Seven Years

Seven years—no kidding?
Seven years—no kidding?

August, is that you again?

Seven years ago on August 2, Magellan and I launched Latitude 65.

For 362 Sundays around 6 a.m., we press a few buttons and MailChimp announces, “aand it’s out there.”

Out there hoping some of you will open the link, others will serendipitously stumble upon a story, a few of you will be inspired to comment, or search out a place, a person, a thing.

Whether a blog will resonate with you, dear readers, is still a mystery to us.

Why is Buddha’s Hand, a story about a weird citrus, consistently been among our 10 most-read? I’m guessing a lot of people trying to get a hand on spiritual guidance are darn mad when they discover the path leads not to inner peace but to a cookie recipe.

My theory for the continued popularity of On the Trail of the Golden Spruce is that Grant Hadwin is still alive and impulsively wants to make corrections to our story.

The Golden Spruce
The Golden Spruce in 1984 (Photo: Mike Beauregard)

The oddest thing happened this month. In one day more than 3,000 people (and since then another 300) clicked onto The “Inyo” of the Yuhodoh Hike on Japan’s Mount Tsurugi. Yes, it coincided with the death of Shinzo Abe, the former prime minister of Japan, but we can find no connection between the man and the mountain.

A centre of Shugendo, a Japanese folk religion based on mountain worship

Personal stories about our moms like Mom, Echo and Covid, Mother’s Day, 2020 and GS1 have garnered the most comments on our site (37 and 39, respectively; we come from big families!).

Yet sometimes I can’t stop myself from writing about an esoteric experience that has the appeal of cold mashed potatoes to anyone else. Like the story of Cora Sandel to which one person responded. BARRY, thank you dear cousin for always commenting.

“…aesthetically and politically, her novels count as feminist classics, with Alberta at the era’s literary vanguard alongside Clarissa Dalloway, Dorothy Richardson’s Miriam, and Djuna Barnes’s Robin Vote,” Paris Review

But where were you for “Yamas!” Greek Ruins in Sicily’s Agrigento: Part 1? Which received zero comments. As did Part 2, even though Lonely Planet rates Agrigento’s ruins among “Sicily’s Unmissable Places to Visit.”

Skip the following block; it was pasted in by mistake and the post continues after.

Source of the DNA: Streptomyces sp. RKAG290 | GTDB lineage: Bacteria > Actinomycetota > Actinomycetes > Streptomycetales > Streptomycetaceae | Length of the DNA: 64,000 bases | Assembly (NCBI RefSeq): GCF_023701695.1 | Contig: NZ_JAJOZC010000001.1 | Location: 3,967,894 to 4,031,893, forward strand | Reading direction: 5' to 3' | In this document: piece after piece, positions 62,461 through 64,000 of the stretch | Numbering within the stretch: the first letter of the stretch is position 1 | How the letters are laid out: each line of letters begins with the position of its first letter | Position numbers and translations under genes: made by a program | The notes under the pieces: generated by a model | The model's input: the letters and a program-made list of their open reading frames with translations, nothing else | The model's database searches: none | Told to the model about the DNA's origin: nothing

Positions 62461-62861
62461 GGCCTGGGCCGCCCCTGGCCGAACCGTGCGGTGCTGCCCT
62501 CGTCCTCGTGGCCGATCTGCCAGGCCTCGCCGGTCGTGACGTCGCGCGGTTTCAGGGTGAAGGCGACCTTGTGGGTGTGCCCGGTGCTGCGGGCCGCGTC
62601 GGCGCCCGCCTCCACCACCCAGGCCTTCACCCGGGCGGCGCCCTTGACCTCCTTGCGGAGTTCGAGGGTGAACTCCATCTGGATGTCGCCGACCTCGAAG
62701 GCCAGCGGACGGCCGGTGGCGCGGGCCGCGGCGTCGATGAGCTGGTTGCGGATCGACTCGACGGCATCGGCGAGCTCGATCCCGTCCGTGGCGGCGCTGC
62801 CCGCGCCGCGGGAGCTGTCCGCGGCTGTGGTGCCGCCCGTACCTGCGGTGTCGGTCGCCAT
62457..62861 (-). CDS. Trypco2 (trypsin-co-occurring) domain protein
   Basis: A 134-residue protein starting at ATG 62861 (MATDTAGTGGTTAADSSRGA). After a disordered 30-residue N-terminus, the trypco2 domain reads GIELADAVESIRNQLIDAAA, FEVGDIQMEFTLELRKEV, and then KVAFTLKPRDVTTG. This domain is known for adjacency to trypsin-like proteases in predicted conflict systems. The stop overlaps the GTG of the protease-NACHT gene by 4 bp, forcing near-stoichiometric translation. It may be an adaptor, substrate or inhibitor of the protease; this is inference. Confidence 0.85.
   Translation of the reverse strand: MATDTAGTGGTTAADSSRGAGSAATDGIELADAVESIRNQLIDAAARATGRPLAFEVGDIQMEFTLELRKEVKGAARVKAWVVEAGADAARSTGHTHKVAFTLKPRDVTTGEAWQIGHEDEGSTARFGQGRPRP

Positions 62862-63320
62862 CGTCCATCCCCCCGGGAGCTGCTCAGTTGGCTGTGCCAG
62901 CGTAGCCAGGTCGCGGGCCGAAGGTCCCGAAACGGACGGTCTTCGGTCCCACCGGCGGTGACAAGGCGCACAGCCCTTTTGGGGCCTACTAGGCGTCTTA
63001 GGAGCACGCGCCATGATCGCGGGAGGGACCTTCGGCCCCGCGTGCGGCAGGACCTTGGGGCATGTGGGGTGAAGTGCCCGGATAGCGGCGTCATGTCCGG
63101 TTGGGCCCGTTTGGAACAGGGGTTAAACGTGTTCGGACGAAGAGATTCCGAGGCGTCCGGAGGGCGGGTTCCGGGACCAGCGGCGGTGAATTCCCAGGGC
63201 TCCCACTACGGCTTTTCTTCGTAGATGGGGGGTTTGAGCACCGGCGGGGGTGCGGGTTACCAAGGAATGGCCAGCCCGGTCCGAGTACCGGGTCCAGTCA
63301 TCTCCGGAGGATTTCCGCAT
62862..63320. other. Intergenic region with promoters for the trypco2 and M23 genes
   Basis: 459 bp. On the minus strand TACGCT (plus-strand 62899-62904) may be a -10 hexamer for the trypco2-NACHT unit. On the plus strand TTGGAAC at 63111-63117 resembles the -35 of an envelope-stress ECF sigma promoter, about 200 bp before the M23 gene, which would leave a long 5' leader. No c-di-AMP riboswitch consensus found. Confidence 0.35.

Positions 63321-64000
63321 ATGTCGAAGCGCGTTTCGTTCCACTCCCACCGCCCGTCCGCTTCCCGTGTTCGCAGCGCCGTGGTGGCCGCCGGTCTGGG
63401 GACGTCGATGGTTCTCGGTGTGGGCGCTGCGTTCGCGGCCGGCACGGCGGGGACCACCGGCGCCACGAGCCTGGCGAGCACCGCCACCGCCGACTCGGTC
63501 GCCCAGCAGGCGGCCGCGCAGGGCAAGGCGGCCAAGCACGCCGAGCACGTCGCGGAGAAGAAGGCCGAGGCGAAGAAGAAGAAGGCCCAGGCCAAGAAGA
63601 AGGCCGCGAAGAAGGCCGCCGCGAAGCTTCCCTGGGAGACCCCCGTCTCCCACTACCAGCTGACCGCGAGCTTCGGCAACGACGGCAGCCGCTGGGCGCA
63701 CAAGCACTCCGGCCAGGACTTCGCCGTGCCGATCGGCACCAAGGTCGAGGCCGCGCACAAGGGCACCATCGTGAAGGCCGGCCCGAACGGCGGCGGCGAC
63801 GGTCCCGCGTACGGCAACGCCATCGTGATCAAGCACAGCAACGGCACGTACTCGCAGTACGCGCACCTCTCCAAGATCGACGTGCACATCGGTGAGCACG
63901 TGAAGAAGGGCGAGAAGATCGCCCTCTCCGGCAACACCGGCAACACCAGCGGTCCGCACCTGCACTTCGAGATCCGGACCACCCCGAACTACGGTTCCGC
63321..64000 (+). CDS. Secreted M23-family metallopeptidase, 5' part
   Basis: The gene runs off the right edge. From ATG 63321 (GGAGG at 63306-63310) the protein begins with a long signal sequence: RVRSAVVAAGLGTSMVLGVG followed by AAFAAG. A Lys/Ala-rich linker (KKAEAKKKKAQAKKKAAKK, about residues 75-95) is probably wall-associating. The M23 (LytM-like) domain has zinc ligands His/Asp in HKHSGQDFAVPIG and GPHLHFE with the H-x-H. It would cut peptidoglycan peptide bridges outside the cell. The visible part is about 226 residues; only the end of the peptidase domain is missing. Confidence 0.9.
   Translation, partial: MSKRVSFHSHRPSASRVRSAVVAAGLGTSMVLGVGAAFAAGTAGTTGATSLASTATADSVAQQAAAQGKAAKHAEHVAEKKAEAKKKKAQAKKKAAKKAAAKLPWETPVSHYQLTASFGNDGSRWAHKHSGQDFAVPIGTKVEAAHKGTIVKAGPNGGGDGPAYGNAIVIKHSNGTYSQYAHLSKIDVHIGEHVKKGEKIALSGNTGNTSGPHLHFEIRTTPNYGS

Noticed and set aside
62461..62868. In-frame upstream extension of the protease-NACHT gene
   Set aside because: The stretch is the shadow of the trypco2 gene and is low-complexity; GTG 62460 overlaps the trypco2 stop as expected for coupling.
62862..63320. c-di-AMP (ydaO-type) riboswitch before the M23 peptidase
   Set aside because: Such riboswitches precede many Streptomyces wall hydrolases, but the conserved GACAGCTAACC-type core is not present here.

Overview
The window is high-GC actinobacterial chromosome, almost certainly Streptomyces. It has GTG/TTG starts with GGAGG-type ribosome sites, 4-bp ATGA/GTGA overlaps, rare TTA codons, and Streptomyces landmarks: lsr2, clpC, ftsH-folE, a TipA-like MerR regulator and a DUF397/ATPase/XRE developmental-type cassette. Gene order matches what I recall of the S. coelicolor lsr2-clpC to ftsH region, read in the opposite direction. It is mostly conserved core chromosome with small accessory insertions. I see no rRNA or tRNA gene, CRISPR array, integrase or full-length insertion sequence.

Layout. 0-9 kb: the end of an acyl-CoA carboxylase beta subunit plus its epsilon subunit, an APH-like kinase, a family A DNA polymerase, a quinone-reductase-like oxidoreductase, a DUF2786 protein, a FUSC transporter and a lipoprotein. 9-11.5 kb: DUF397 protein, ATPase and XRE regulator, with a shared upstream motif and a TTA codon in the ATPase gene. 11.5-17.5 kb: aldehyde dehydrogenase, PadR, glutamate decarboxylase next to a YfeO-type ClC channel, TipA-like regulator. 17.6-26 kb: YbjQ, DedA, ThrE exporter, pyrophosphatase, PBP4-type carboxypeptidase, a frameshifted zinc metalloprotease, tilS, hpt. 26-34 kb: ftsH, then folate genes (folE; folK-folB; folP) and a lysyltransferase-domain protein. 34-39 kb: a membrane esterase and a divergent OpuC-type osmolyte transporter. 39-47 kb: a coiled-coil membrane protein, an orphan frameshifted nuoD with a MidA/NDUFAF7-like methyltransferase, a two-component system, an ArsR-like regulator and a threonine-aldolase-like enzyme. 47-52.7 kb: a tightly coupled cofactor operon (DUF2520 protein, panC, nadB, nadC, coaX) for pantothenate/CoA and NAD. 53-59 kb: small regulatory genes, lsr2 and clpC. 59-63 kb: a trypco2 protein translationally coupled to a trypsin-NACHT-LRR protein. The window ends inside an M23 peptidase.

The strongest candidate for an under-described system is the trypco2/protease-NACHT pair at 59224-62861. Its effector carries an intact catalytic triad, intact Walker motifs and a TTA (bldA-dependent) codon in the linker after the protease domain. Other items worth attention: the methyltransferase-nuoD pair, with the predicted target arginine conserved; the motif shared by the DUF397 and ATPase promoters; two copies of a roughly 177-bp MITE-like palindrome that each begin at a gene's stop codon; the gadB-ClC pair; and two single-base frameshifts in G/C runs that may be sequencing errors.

“How do you remember all the stuff you write about?” friends ask.

I consult my dairy. Ask Magellan what stands out for him. See where research leads me. Sometimes I start with a direction in mind, but often the story turns down an unmarked road. Then it’s reread, rewrite and repeat x 20, until the story’s not too bumpy, “plot-holed” or twisted, until it’s going somewhere with enough careening energy that a reader might want to travel along without the fear of being car-sick.

“You always seem to have a good time. That’s impossible from my experience,” a friend once commented.

Is it because both Magellan and I were both born under the sign of Virgo?

 Virgo is an earth sign historically represented by the goddess of wheat and agriculture (Saskatchewan!), an association that speaks to Virgo’s deep-rooted presence in the material world (spending too much money on travel?). Virgos are logical, practical, and systematic in their approach to life (ever seen one of our travel itineraries?) …They’re hyper-aware of every detail (we’ll need 22 days in Iceland). Virgo is governed by Mercury, the messenger planet of communication (see my past)…A Virgo deals with information like a computer (Magellan wrote the first financial-forecast program using Fortran at Texaco Canada in 1970)… Methodical, committed, and hardworking, they make excellent teachers (see my past), healers, editors (see my past), and musicians (nope; in Grade 3 Magellan was asked to just move his lips and not sing; in my small town teachers needed even the bad voices).

It’s not always a smooth voyage. My navigating can create a turnabout in the road to enjoyment. A hundred metres past an intersection, I’ll say, “You needed to turn back there,” or worse yet, Nav and iPhone are talking at us simultaneously and I disagree with both. Magellan’s patience has saved our marriage about a thousand times with responses like, “Don’t be sorry. You didn’t misdirect us intentionally.”